Center for Computer Research in Music and Acoustics

CCRMA Summer Workshops 2014

CCRMA Summer Workshops have been scheduled for 2014. Full schedule, links to detailed sites, and registration information can be found by clicking here. Come join us at CCRMA this summer!

Upcoming Events

There are no events currently scheduled. Please check again soon.
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Recent Events

Charles Gadeken and the students of ME289: Interactive Art and Performance Design

Date: 
Wed, 05/28/2014 - 5:15pm - 7:05pm
Location: 
CCRMA Classroom
Event Type: 
Colloquium
Charles Gadeken has been working as a professional artist in the Bay Area for 20 years. His artistic practice seeks to realize the potential for unexpected magic and serendipity in everyday life. His art pulls inspiration from objects, structures and natural processes in the world around us, and transforms them into beautifully crafted sculptures that engage and surprise the viewer. His goal through this work is to instill a sense of play into the environment, taking the form of things we tend to overlook and remaking them as magical items that exist as a real life portal to our imagination.
Open to the Public

Martin Roth presents the Tannhäuser PD compiler

Date: 
Wed, 05/28/2014 - 1:00pm - 2:30pm
Location: 
CCRMA Classroom
Event Type: 
Concert
CCRMA welcomes Martin Roth to present his recent work on the Tannhäuser compiler for Pure Data, as well as his unique perspective on creating mobile interactive music software powered by PD with RjDj.
FREE
Open to the Public

Elision Ensemble

Date: 
Sat, 05/24/2014 - 7:30pm - 10:30pm
Location: 
CCRMA STAGE
Event Type: 
Concert
Elision Ensemble is Australia's premier new music ensemble. They are known throughout the world for their virtuosic live performances and recordings. So please join us for the first of two concerts on Saturday 24th at 7.30pm on the CCRMA stage. The program will include multi-media and live electronic works by Stanford Graduate Composers and pieces from Elision's concet repetoire.

The second concert takes place at The Bing Concert Hall on Wednesday 28th May at 7.30pm with more new Stanford multimeda works and Elision favorites.

FREE
Open to the Public

CCRMA Spring Concert

Date: 
Fri, 05/23/2014 - 7:30pm - 9:30pm
Location: 
CCRMA Stage
Event Type: 
Concert
Join CCRMA students, faculty and staff as they present new works of electronic, electroacoustic and computer music. Explore new paradigms of live performance and spatialization with an ecclectic program of new works by faculty, friends and students featuring compositions and performances by:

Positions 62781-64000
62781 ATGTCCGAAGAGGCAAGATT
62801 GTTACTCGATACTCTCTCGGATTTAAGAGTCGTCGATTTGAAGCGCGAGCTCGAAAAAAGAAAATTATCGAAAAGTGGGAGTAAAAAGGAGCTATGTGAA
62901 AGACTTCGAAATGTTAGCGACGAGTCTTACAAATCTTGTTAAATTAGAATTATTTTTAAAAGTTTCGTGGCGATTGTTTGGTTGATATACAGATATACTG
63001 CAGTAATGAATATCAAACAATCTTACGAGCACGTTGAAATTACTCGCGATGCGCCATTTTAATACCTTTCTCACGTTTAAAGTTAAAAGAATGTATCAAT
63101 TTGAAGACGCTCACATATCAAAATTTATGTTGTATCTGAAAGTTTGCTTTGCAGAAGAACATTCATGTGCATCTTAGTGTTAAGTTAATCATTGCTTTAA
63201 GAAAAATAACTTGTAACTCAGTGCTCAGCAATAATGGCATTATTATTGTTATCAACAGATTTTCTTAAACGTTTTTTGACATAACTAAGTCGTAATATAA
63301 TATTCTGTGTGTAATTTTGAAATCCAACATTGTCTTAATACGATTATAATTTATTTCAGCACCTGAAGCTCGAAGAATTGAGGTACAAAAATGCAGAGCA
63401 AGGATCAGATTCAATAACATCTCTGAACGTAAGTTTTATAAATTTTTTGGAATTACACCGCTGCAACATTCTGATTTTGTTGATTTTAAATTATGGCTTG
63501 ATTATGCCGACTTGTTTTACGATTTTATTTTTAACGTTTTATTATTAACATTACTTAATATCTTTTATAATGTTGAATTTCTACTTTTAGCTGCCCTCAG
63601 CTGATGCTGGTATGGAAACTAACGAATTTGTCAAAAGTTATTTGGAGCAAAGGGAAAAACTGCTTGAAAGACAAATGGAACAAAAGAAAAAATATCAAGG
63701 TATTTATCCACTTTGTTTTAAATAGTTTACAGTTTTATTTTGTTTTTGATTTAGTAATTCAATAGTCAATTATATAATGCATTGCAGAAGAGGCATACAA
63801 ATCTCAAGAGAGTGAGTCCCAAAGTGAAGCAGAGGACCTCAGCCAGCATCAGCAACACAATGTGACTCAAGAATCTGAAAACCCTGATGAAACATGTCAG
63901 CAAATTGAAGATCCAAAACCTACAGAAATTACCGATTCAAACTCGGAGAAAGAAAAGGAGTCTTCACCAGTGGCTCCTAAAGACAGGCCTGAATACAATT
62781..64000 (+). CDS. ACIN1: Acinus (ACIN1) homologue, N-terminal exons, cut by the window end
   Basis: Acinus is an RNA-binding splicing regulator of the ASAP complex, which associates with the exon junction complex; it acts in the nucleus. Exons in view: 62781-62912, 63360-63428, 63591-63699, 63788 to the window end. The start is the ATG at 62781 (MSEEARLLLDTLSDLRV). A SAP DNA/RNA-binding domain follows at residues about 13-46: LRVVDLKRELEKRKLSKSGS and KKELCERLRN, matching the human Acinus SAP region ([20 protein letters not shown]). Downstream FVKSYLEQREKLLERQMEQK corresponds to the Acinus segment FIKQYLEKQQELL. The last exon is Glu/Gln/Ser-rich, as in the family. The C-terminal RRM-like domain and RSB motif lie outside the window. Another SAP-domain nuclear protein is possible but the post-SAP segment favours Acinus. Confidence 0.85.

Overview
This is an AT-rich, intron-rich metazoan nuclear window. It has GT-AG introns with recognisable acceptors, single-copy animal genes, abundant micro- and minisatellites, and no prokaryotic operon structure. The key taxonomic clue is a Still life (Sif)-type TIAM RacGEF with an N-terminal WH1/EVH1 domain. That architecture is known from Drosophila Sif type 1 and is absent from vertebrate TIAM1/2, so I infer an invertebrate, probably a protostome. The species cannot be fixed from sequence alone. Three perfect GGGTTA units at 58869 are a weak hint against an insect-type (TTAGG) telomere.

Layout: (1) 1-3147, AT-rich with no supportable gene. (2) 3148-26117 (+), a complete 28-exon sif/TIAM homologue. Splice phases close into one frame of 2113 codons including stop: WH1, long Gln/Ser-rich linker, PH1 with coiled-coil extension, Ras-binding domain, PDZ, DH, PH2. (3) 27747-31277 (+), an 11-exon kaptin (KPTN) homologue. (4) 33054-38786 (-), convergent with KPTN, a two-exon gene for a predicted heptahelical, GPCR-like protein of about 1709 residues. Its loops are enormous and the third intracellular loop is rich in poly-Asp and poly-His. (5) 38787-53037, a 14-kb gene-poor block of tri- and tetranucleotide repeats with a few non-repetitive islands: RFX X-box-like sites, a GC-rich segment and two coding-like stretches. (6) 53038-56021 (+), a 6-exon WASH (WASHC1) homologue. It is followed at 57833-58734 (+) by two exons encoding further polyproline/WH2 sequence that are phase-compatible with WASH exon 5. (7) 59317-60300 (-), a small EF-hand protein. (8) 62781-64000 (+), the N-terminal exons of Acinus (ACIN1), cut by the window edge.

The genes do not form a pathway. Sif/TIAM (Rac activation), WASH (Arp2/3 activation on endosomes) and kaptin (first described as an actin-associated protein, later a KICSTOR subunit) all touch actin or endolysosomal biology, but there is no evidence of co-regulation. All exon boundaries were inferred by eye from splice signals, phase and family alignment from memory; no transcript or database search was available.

Alex Chechile 
Madeline Huberth 
Shu Yu Lin 
Alvin Lucier 
Pablo Castellanos Macin 
Chryssie Nanou 
Rocco Di Pietro 
Hana Shin 
Ge Wang 
 
and more! 

 
FREE
Open to the Public
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Recent News

Stanford scientists build a 'brain stethoscope' to turn seizures into music

When Chris Chafe and Josef Parvizi began transforming recordings of brain activity into music, they did so with artistic aspirations. The professors soon realized, though, that the work could lead to a powerful biofeedback tool for identifying brain patterns associated with seizures. Read more here...

The Stanford Ph.D Student Making Human Music with a Laptop

When it comes to music-making, laptops get a bad rap. They're cold, impersonal, inexpressive, and can't summon the warmth of traditional acoustic instruments. Or at least that's one way to look at it. Experimental musician Holly Herndon disagrees — and has spent much of her career exploring the expressive potential of the machines that are now an inseparable part of modern life. Read more here...

CCRMA's Rob Hamilton at Design Night

Our very own Rob Hamilton, along with his partner in crime Chris Platz, was at a recent Design Night at the Autodesk Gallery in San Francisco. Rob and Chris were displaying their gaming-inspired work "Echo Canyon." Read more here.

Return to Mars: Feature in Stanford Magazine

More than thirty years after its debut—as the soundtrack to footage of the red planet from the Viking missions—a historic piece of computer music has been restored by its Stanford creators.
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